Chickpeas Health Benefits 101
The health benefits of Chickpeas are not widely known. Surprisingly, adding these small, scrumptious legumes to the menu is a fantastic way to improve your diet for good health. Legumes are a simple, dry fruit contained within a shed or a pod. Examples of legumes include beans, lentils, and peanuts. They are versatile to cook with and have amazing health benefits.
Chickpeas are known all over the world by many other names such as garbanzo beans, Bengal grams, Egyptian peas, ceci, cece, and Kabuli chana, reflecting their wide cultural usage.
The low cancer rate in India may be due in part to the spices they use, but it may also stem from the types of foods they are putting those spices on…
What most of the population does eat every day are dark-green, leafy vegetables and legumes, 20 such as beans, split peas, chickpeas, and lentils, which are packed with another class of cancer-fighting compounds called phytates.
Garbanzo Beans or Chickpeas are extremely popular in North African, Mediterranean, Middle Eastern, and Indian cuisine and have a wide range of uses. Chickpeas are also one of the earliest legumes that humans have ever cultivated, and have a long and ancient history of health benefits. Archaeologists have uncovered chickpeas remains over seven thousand years old in the Levantine region of the Middle East.
Nutrients In Chickpeas
Chickpeas health benefits begin with the fact that they are packed full of essential vitamins and minerals and low in calories; 100 grams of chickpeas contain 364 calories.
They are high in protein, with 19 grams of protein per 100-gram serving. This makes them an excellent food choice for vegetarians and vegans.
People who don’t eat meat, fish, poultry, eggs, or dairy products need to eat a variety of protein-containing foods each day in order to get all the amino acids needed to make new protein.
Potassium in your diet can lower your blood pressure, so it’s important to get enough of this nutrient in our diets. A serving of the same size will give you 25 percent of your RDI of potassium.
A 100-gram serving also has 25 percent of your Recommended Daily Intake (RDI) of vitamin B6,
Ditch the milk and eat some chickpeas a serving has 10 percent of your RDI of calcium. The calcium contained within chickpeas helps to strengthen your bones and help with nerve, heart, and muscle function.
A 100-gram serving also has 6 grams of fat. 2.7 grams of polyunsaturated fat and 1.4 grams monounsaturated fat.
Important for people watching their high blood pressure, Chickpeas are naturally low in sodium. A 100-gram serving has only 24 milligrams of sodium.
You also gain 34 percent of your RDI of iron from just a 100 gram serving of chickpeas, making them an excellent choice for vegans, vegetarians and anyone who wants to start eating healthy.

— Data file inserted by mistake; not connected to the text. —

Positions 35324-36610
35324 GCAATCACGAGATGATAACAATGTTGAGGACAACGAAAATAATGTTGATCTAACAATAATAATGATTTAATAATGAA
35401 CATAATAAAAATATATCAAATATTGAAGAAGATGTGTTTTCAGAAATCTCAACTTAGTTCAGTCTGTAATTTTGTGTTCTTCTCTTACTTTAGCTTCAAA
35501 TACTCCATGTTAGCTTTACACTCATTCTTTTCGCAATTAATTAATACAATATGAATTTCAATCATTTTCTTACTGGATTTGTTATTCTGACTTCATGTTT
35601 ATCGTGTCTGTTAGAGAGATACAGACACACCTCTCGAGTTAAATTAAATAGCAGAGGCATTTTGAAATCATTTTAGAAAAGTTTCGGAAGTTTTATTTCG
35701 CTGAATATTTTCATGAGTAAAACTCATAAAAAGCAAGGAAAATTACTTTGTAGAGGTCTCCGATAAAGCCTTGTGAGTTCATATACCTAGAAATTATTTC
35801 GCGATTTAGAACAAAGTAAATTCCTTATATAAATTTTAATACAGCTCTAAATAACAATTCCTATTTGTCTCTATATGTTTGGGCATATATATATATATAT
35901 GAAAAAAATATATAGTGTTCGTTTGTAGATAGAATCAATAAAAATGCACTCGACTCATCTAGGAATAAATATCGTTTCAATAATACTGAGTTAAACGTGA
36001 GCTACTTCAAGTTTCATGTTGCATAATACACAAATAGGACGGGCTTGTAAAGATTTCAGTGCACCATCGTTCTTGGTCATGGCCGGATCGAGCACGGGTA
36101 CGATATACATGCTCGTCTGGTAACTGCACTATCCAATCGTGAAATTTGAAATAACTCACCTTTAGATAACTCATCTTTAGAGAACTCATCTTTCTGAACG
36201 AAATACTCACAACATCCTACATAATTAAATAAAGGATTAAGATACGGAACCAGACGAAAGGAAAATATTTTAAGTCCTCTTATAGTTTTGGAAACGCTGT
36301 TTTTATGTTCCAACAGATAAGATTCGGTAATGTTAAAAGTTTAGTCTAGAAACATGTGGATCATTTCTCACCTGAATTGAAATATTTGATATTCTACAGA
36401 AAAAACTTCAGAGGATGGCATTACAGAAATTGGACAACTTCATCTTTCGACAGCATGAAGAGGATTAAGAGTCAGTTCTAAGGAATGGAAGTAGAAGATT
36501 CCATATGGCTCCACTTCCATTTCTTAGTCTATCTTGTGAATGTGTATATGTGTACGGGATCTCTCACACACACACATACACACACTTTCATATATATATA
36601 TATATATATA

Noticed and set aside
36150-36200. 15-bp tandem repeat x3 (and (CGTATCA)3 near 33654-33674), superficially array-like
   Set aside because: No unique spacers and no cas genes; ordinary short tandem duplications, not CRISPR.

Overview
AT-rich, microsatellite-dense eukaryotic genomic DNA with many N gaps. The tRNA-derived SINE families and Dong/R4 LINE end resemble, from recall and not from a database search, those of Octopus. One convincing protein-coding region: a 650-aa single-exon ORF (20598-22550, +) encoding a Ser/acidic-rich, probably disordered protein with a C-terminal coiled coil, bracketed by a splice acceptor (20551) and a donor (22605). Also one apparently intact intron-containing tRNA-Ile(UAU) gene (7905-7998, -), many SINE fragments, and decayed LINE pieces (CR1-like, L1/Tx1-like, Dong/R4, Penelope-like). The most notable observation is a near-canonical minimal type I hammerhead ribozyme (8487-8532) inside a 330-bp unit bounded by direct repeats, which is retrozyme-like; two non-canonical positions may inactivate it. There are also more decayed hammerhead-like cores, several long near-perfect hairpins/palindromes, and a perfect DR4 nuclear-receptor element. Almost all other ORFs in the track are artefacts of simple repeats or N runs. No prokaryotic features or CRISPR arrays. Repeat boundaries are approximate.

Chickpeas contain a lot of fiber with about 17 grams per 100-gram serving. Fiber is essential for maintaining a healthy colon, preventing constipation, and aiding in overall digestion.
Chickpeas contain a whopping 28 percent of your RDI of magnesium.The magnesium found in chickpeas assists your body in some crucial ways. Magnesium helps to keep your heart rhythm steady, maintains your immune system, strengthens your bones and regulates your blood sugar levels. It also helps your body to maintain healthy muscle and nerve function. Magnesium also helps many people with insomnia. It helps you to fall asleep at night by controlling your cortisol levels, the stress hormone, and relaxing your muscles.
A serving of one cup of chickpeas has 1.7 milligrams of manganese, which is about 94 percent of the female RDI and 74 percent of the male RDA, according to the Linus Pauling Institute. Manganese provides your body with energy by fueling your metabolism aids bone development and accelerates the healing of wounds.
Manganese also has antioxidant properties, helps the body monitor the activity of free radicals, potentially reducing your risk of cancers and other diseases.
Folate, also known as vitamin B9, helps with the proper growth and formation of new cells. It aids the communication between brain cells and is essential for pregnant women; it protects fetuses against certain genetic mutations.
Consuming a cup-sized serving of chickpeas will give you 282 micrograms of folate. That’s 71 percent of your daily folate requirements, according to the NYU Langone Medical Center.
Why Chickpeas Are Good For Us
High Energy Food
Chickpeas can give you an energy boost, due to their high amount of vitamin B6. Vitamin B6 is required by your body to perform for over 100 enzymatic reactions that are involved in metabolism.
Cooking And Eating Chickpeas
There are thousands of ways to cook, prepare, and enjoy chickpeas. Look to the many cultures that have enjoyed chickpeas for millennia for recipe inspiration.
You can put them to salads, use them in curries like the Indian favorite chana masala. Indeed, you can ground them into gram flour, blend and shape them into falafel. Furthermore, you can mix them with olive oil and garlic to make delicious hummus. Click here for more recipes.
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